View Article and Full-Text PDF
January 2021

Innate Immune Sensing of Viruses and Its Consequences for the Central Nervous System.

Viruses 2021 01 23;13(2). Epub 2021 Jan 23.

Division of Biomedical Sciences, School of Medicine, University of California, Riverside, CA 92521, USA.

Viral infections remain a global public health concern and cause a severe societal and economic burden. At the organismal level, the innate immune system is essential for the detection of viruses and constitutes the first line of defense. Viral components are sensed by host pattern recognition receptors (PRRs). Read More

View Article and Full-Text PDF
January 2021

Predictability of Biotic Stress Structures Plant Defence Evolution.

Trends Ecol Evol 2021 05 16;36(5):444-456. Epub 2021 Jan 16.

Laboratory of Entomology, Wageningen University and Research, P.O. Box 16, 6700 AA, Wageningen, The Netherlands. Electronic address:

To achieve ecological and reproductive success, plants need to mitigate a multitude of stressors. The stressors encountered by plants are highly dynamic but typically vary predictably due to seasonality or correlations among stressors. As plants face physiological and ecological constraints in responses to stress, it can be beneficial for plants to evolve the ability to incorporate predictable patterns of stress in their life histories. Read More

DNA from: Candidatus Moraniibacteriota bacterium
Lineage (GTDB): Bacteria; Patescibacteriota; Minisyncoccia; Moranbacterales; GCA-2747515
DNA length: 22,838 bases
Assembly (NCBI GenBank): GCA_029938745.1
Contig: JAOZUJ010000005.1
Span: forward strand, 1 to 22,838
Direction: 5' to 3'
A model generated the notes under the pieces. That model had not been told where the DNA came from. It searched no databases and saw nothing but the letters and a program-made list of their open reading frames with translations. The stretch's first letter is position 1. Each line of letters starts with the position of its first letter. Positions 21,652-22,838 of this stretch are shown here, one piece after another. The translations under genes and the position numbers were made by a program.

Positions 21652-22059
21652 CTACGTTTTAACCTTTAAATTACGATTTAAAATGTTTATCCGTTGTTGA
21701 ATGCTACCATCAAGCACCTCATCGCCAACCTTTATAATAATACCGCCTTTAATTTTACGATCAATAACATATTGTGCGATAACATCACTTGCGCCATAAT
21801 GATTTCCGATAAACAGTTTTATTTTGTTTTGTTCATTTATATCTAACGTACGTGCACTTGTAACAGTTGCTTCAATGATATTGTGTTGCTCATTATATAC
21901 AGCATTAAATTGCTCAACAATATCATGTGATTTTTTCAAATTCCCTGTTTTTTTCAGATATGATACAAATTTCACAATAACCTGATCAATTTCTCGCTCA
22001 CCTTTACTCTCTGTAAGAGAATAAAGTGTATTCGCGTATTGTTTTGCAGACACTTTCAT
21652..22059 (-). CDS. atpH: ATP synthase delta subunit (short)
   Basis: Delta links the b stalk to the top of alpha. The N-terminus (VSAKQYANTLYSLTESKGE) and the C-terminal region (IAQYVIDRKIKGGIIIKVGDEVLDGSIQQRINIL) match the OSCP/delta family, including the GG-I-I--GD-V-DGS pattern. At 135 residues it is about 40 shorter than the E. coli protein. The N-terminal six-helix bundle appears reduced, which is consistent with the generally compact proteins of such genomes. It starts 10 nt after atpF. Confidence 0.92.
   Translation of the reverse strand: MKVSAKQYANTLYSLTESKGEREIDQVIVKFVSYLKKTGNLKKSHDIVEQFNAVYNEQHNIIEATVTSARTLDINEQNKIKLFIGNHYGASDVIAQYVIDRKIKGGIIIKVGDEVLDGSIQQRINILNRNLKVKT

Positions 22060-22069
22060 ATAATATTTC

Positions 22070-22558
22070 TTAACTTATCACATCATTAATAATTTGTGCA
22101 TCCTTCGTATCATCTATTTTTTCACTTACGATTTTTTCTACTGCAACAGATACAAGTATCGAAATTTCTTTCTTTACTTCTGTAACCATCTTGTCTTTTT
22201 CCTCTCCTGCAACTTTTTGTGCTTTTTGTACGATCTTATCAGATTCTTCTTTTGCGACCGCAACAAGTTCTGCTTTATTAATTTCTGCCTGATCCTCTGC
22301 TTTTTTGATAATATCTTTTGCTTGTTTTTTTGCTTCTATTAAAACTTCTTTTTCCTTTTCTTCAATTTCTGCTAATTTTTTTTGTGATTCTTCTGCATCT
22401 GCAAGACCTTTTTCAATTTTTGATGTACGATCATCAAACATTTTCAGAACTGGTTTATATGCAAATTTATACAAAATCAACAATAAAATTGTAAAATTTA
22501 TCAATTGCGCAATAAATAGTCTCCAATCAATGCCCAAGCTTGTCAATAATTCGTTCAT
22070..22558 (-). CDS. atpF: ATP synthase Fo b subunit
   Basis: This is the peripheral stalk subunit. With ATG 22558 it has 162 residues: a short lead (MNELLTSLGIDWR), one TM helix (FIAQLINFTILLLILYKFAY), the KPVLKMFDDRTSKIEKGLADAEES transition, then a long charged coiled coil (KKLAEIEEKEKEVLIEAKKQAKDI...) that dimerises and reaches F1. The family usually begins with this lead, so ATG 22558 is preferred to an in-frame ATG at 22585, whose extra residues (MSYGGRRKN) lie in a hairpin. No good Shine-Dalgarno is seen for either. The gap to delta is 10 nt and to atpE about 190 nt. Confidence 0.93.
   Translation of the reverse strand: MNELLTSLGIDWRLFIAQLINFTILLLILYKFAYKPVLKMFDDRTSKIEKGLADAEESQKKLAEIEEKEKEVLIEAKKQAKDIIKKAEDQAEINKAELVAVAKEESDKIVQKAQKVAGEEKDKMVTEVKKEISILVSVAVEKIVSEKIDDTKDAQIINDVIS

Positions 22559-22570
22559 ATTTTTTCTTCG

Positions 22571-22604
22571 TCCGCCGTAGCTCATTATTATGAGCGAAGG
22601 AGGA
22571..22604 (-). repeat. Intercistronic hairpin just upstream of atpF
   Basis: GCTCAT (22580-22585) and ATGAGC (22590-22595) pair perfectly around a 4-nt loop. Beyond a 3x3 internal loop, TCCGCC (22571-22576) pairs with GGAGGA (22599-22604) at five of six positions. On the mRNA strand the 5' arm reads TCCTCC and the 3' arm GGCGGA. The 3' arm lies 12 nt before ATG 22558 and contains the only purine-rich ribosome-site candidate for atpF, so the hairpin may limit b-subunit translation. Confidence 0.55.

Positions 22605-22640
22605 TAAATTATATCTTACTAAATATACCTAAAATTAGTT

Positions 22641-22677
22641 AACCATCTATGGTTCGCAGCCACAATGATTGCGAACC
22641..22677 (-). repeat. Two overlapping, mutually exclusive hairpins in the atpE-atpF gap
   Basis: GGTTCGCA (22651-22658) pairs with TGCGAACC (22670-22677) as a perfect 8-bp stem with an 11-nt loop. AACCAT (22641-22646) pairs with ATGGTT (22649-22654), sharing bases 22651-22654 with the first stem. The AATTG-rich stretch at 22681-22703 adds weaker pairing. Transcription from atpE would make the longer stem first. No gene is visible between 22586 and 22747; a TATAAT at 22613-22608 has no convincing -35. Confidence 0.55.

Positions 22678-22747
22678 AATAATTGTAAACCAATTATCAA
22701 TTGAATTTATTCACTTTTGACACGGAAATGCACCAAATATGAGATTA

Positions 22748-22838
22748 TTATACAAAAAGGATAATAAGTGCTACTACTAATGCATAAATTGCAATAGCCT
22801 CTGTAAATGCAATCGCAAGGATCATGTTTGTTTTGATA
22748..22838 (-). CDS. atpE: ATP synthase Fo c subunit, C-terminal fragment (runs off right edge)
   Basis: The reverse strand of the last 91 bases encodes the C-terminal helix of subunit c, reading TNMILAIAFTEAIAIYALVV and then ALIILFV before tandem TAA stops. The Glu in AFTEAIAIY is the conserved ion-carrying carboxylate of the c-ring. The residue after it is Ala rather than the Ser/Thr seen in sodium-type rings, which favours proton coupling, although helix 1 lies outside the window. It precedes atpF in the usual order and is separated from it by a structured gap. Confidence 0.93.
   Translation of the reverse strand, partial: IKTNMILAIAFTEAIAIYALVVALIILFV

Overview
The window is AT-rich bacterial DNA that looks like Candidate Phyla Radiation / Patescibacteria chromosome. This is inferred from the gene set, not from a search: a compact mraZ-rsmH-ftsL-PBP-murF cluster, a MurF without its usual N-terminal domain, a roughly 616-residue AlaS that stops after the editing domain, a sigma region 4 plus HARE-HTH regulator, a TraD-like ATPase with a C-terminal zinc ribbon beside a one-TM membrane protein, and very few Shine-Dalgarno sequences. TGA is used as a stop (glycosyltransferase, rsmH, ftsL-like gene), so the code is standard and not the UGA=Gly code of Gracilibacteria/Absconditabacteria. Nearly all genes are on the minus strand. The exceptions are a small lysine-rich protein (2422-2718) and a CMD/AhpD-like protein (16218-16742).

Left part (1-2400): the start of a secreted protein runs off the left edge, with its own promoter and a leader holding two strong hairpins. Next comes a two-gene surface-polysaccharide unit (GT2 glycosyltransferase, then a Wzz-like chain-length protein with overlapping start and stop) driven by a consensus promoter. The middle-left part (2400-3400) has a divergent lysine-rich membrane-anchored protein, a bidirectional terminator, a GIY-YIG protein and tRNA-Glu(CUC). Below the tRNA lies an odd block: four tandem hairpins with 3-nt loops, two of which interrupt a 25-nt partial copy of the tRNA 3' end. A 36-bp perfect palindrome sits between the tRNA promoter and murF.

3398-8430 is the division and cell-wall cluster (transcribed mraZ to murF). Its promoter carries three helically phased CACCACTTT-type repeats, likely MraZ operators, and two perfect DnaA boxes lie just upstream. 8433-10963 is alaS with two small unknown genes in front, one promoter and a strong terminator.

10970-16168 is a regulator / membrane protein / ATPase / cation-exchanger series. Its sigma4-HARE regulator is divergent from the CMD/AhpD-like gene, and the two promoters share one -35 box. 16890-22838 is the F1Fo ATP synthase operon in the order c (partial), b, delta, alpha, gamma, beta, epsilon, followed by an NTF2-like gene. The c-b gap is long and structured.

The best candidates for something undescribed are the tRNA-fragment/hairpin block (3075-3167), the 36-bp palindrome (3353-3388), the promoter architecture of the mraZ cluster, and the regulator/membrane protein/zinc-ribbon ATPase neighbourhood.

View Article and Full-Text PDF

Protein cost allocation explains metabolic strategies in Escherichia coli.

J Biotechnol 2021 Feb 10;327:54-63. Epub 2020 Dec 10.

Modeling of Biological Processes, BioQuant/Center for Organismal Studies Heidelberg, Heidelberg University, Im Neuenheimer Feld 267, D-69120 Heidelberg, Germany. Electronic address:

In-depth understanding of microbial growth is crucial for the development of new advances in biotechnology and for combating microbial pathogens. Condition-specific proteome expression is central to microbial physiology and growth. A multitude of processes are dependent on the protein expression, thus, whole-cell analysis of microbial metabolism using genome-scale metabolic models is an attractive toolset to investigate the behaviour of microorganisms and their communities. Read More

View Article and Full-Text PDF
February 2021

Spontaneous Intramuscular Abscesses Involving the Rotator Cuff Muscles in Two Cases Presenting During the COVID-19 Pandemic.

Cureus 2020 Dec 1;12(12):e11833. Epub 2020 Dec 1.

Trauma and Orthopaedics, Queen Elizabeth Hospital, Birmingham, GBR.

Spontaneous abscesses involving the rotator cuff muscles are a rare surgical occurrence. Patients with such abscesses are often initially misdiagnosed or there is a significant diagnostic delay. Herein, we report one case of a spontaneous intramuscular abscess involving the subscapularis muscle and a second case of an abscess involving the supraspinatus muscle. Read More